Sunday, December 12, 2010

The Finale

The final performances in our class came and went without (too much of) a hitch. This past Wednesday evening we gathered in Middleton Theatre, at Strickler Hall, and performed each of our self-written, solo character study pieces, interspersed with scenes from "A Perfect Wedding" that we had been working on. Since the public was invited, our teacher offered them the chance to write down feedback that they would be able to give to her; and though I haven't heard any of it yet, I am very interested to hear what folks had to say. Regardless of what others thought, I felt as though things went as great as could be expected. It was unfortunate that we couldn't perform in our "home base," the University of Louisville's Thrust Theatre, but we made things work as best as we could.

It felt good to finally perform for people outside of our class (even if the majority of them were peers of ours) and the feeling that we were unveiling this secret project we had been working on for the better part of the past three months was fantastic. I could really tell in that moment just how much we have learned this semester and how we have each grown as actors and individuals. Not to mention, our group had really come together as a true ensemble at this point, almost like a small family; and it really felt like we were a united front in all of this.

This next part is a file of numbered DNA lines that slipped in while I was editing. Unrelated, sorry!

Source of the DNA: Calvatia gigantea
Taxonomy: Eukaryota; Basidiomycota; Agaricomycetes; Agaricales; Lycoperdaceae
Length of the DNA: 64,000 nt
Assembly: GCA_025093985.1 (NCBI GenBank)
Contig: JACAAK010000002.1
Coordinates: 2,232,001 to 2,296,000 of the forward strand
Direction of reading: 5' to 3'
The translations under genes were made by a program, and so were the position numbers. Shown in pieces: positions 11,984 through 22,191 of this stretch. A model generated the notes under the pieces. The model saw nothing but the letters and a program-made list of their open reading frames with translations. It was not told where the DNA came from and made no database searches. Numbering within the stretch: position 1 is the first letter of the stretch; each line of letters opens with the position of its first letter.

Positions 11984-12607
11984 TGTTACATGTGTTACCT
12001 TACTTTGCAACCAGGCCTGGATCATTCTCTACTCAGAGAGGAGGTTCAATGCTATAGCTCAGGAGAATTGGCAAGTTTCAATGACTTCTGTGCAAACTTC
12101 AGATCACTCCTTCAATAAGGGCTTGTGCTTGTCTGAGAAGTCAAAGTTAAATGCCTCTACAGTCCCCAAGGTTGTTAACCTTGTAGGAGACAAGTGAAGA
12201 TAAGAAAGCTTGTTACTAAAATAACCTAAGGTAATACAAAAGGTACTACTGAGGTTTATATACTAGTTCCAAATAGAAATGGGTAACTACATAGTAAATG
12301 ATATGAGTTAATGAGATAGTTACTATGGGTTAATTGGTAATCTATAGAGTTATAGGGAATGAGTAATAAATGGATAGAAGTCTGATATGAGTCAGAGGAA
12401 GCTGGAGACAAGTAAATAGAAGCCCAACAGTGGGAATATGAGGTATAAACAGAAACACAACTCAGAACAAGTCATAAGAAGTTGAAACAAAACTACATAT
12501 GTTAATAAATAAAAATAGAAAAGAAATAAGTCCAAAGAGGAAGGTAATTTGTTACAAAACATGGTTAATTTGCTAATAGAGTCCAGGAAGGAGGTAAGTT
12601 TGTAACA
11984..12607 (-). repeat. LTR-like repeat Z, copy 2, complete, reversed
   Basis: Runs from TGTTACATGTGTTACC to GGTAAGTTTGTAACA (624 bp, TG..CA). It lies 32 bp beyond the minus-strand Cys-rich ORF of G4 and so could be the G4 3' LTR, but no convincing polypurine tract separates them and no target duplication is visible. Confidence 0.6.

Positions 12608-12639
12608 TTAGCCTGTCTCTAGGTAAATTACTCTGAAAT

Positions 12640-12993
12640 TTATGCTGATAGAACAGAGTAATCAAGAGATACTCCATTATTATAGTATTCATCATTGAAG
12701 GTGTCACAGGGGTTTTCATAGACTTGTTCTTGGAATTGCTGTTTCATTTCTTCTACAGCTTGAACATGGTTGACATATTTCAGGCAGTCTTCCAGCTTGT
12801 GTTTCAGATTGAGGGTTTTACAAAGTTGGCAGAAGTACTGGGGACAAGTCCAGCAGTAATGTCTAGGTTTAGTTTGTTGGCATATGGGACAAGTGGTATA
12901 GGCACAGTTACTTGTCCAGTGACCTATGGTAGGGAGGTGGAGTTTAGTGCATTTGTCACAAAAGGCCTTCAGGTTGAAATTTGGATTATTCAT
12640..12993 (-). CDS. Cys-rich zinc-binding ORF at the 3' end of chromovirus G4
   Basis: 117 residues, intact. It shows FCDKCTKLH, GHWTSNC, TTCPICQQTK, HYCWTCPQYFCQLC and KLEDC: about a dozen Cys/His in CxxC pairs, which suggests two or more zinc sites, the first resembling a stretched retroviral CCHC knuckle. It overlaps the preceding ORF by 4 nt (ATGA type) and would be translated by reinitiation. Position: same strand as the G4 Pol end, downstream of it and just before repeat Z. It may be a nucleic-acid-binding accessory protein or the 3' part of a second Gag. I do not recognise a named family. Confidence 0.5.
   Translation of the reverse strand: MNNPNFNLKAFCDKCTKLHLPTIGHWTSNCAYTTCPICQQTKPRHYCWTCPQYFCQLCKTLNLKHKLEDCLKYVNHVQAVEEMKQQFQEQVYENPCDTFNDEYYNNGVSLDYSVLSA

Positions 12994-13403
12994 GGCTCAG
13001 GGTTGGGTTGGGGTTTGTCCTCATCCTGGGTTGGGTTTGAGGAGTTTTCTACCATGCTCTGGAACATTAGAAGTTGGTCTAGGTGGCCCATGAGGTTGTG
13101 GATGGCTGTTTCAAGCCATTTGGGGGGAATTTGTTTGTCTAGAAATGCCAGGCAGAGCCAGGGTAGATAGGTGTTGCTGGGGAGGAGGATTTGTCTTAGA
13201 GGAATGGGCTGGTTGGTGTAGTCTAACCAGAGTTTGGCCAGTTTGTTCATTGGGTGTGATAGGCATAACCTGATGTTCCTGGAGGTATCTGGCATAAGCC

This particular exercise (and this entire course, really) was an excellent jumping off point for all of us. I feel like I have learned more in this class about ensemble theatre than I have in any other course at UofL, and the range of things we studied are unlike anything else I have also experienced here. It makes me excited for the coming semester and the ability to expand our ensemble to encompass more people into this experience, and hopefully to learn even more about theatre through our production of "A Perfect Wedding."

It has been a real honor to be in class with all of the guys, and I'm going to miss them all (well, until next semester when I see them again!).